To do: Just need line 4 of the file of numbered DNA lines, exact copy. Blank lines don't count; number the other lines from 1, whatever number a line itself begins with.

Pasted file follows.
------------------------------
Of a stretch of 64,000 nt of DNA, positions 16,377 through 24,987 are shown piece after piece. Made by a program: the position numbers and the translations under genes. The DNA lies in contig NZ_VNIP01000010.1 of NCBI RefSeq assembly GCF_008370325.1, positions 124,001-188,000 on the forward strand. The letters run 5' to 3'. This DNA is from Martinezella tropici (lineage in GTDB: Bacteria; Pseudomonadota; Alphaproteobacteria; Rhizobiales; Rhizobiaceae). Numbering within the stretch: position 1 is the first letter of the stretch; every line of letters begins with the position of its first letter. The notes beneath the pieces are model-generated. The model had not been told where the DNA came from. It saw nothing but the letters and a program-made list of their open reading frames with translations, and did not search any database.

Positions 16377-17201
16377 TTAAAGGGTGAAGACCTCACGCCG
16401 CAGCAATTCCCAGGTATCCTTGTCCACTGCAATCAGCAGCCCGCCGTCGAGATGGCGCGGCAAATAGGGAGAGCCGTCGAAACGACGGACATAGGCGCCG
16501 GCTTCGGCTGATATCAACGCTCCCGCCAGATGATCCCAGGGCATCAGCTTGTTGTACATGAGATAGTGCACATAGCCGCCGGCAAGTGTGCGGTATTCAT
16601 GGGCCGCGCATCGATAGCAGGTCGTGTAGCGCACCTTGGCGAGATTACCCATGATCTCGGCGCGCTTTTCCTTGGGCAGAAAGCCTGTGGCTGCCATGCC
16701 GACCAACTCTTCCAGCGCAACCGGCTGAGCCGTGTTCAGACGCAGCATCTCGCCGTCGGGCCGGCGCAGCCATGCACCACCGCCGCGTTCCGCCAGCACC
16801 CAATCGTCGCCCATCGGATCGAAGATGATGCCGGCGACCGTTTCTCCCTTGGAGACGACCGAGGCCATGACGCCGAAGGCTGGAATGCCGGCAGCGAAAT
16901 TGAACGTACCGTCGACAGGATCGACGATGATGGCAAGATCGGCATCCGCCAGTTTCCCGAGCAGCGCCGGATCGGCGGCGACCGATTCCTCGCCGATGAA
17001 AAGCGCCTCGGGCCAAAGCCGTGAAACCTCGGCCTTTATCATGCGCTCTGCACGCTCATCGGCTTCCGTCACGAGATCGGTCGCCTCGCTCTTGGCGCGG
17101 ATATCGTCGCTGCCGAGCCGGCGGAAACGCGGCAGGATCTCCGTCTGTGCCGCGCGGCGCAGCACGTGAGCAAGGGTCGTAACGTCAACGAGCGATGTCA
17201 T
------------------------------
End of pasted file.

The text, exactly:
16401 CAGCAATTCCCAGGTATCCTTGTCCACTGCAATCAGCAGCCCGCCGTCGAGATGGCGCGGCAAATAGGGAGAGCCGTCGAAACGACGGACATAGGCGCCG